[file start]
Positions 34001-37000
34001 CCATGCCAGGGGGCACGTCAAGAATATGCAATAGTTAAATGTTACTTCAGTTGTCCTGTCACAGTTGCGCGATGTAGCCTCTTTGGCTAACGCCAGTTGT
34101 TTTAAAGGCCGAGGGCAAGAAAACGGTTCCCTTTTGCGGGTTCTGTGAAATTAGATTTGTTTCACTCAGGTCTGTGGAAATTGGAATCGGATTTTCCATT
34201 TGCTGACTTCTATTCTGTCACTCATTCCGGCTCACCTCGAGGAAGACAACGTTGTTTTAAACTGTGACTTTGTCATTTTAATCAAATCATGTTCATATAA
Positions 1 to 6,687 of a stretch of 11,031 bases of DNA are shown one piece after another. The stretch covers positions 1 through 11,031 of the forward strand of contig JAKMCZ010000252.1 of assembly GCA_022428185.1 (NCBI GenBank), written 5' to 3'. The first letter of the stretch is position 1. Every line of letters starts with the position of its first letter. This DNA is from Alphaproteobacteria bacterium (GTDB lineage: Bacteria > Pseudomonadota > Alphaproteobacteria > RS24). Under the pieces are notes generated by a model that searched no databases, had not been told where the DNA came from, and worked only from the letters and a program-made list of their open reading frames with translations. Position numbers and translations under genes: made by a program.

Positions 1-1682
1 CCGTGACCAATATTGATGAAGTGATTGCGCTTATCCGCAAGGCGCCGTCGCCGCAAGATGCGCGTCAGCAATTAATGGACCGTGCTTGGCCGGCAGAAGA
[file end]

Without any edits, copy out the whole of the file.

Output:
Positions 34001-37000
34001 CCATGCCAGGGGGCACGTCAAGAATATGCAATAGTTAAATGTTACTTCAGTTGTCCTGTCACAGTTGCGCGATGTAGCCTCTTTGGCTAACGCCAGTTGT
34101 TTTAAAGGCCGAGGGCAAGAAAACGGTTCCCTTTTGCGGGTTCTGTGAAATTAGATTTGTTTCACTCAGGTCTGTGGAAATTGGAATCGGATTTTCCATT
34201 TGCTGACTTCTATTCTGTCACTCATTCCGGCTCACCTCGAGGAAGACAACGTTGTTTTAAACTGTGACTTTGTCATTTTAATCAAATCATGTTCATATAA
Positions 1 to 6,687 of a stretch of 11,031 bases of DNA are shown one piece after another. The stretch covers positions 1 through 11,031 of the forward strand of contig JAKMCZ010000252.1 of assembly GCA_022428185.1 (NCBI GenBank), written 5' to 3'. The first letter of the stretch is position 1. Every line of letters starts with the position of its first letter. This DNA is from Alphaproteobacteria bacterium (GTDB lineage: Bacteria > Pseudomonadota > Alphaproteobacteria > RS24). Under the pieces are notes generated by a model that searched no databases, had not been told where the DNA came from, and worked only from the letters and a program-made list of their open reading frames with translations. Position numbers and translations under genes: made by a program.

Positions 1-1682
1 CCGTGACCAATATTGATGAAGTGATTGCGCTTATCCGCAAGGCGCCGTCGCCGCAAGATGCGCGTCAGCAATTAATGGACCGTGCTTGGCCGGCAGAAGA